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Home » 8. Schools, Groups, and Personalities » Personalities
Fujitani Mitsue
(1768-1823)
Scholar of the Japanese language of the late Edo period. Born in Kyoto, where he was a resident, Fujitani was the son of Fujitani Nariakira. His common names included Gengo and Sen'eimon, his formal names were Narihisa, Narimoto, and Mitsue, and his epistolary names included Kitanobe, Kitano and Saniwaseki, among others.
      Fujitani served the Yanagawa Domain (in present-day Fukuoka Prefecture). He studied under his father Nariakira from childhood, and after his father's death received instruction from his father's elder brother Minagawa Kien and another uncle, Ogawa Sei'in. He also studied waka (Japanese poetry) with Hirobashi Kanetane and Hino Sukeki. He established his own interpretation of Shinto, based on his family traditions, that expounded upon the relation of poetry and kotodama, or the "spirit-power of words and sound." Mitsue held that if people give way to immediate expression of their thoughts and desires, they will certainly be inappropriate to the occasion. What calms that raging desire is Shinto—the way of the kami—and also the way of poetry. Japanese poetry and prose do not employ direct expressions in verse, but rather place the mind outside of speech in the form of kotodama. As a result, the act of exegesis means to grasp that kotodama.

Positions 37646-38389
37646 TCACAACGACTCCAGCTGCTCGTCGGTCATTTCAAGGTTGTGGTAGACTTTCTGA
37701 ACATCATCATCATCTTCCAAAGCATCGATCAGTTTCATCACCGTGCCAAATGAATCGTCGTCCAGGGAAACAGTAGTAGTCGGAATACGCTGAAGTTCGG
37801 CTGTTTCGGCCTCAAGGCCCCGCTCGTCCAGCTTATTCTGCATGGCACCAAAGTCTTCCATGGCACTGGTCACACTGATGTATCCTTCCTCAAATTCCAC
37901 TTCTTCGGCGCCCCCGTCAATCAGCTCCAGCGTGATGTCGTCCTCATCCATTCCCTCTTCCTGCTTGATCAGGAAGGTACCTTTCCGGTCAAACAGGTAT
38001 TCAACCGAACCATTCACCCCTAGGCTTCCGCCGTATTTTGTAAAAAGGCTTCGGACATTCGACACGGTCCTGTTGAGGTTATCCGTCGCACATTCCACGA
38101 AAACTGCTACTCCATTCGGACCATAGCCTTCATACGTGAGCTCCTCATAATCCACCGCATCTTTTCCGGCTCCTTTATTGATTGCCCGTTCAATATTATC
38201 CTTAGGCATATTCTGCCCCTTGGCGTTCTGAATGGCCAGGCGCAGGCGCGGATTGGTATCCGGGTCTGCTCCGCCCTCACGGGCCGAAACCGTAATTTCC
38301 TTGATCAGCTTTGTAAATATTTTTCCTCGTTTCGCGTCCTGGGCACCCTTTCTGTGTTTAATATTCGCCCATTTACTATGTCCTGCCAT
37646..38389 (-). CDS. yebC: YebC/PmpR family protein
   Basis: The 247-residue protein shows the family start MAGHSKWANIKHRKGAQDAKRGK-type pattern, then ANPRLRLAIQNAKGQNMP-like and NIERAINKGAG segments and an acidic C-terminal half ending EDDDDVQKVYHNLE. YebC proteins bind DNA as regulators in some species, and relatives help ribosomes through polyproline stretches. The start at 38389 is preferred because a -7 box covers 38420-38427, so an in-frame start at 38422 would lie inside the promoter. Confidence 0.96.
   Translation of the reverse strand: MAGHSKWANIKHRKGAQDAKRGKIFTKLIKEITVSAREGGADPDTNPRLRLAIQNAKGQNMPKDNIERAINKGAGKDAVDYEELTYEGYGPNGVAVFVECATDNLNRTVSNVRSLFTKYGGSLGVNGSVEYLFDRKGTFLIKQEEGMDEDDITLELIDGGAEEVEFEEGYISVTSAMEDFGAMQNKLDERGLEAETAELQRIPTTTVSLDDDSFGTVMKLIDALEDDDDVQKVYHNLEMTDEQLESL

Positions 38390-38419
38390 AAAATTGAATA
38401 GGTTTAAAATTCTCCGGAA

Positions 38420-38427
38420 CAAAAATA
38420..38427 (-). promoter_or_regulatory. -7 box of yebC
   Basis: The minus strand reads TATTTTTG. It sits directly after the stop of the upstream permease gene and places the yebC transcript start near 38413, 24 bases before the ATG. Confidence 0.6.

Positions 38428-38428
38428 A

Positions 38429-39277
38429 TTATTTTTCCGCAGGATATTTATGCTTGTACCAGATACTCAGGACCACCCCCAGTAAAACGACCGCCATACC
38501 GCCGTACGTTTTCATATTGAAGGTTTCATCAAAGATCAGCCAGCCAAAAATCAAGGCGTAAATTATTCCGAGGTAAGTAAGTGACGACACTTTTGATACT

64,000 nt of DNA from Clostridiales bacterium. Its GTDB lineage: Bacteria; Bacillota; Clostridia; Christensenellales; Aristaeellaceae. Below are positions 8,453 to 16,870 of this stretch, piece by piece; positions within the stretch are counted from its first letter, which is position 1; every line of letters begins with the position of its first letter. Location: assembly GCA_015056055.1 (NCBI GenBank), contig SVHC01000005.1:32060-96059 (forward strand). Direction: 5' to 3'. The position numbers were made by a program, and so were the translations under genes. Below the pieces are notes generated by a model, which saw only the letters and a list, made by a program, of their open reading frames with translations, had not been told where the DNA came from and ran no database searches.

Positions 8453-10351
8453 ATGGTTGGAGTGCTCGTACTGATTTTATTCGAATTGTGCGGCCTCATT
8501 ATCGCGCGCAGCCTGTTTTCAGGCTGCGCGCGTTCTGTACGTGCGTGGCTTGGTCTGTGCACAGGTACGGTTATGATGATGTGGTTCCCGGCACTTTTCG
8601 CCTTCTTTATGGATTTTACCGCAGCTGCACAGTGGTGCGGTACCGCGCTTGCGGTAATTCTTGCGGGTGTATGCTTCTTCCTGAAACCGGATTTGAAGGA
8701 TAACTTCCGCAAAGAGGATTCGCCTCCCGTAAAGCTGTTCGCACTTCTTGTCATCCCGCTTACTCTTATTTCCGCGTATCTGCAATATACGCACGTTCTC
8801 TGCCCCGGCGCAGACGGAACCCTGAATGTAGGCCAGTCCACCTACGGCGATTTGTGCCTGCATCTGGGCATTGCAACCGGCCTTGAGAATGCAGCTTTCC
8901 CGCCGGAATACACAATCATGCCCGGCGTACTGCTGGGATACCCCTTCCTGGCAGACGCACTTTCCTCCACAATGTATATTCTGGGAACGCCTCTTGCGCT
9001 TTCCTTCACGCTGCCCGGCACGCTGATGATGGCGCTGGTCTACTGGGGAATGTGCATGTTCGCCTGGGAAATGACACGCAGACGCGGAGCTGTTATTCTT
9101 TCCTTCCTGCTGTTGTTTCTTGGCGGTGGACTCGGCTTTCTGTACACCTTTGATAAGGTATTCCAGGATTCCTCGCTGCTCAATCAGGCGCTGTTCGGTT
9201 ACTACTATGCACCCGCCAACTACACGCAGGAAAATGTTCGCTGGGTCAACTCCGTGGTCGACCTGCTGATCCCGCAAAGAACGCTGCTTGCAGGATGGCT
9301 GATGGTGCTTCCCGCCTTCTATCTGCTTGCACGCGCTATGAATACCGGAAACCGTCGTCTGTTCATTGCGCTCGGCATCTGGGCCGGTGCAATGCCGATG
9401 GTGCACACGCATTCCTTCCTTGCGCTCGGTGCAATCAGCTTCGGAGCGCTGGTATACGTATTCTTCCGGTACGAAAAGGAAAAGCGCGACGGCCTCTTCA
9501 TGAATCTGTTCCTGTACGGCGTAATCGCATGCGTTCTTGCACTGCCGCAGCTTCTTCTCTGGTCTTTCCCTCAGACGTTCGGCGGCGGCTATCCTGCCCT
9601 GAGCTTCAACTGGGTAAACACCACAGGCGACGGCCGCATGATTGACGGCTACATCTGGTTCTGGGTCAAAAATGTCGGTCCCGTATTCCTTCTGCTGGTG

Fujitani used this theory of kotodama in his exegesis of Kojiki and other ancient works, making his theories of poetry and hermeneutics quite unusual. He died on the sixteenth day of the twelfth month of 1823 at the age of fifty-six. He was the author of Utabukuro (Collection of Poems), Hyakunin isshu tomoshibi (Illuminating One-Hundred Poems by One-Hundred Poets), Kojiki tomoshibi (Illuminating Kojiki), and Tosa nikki tomoshibi (Illuminating the Tosa Diary), among other works.

- Furuso Masami
"Establishment of a National Learning Institute for the Dissemination of Research on Shinto and Japanese Culture"
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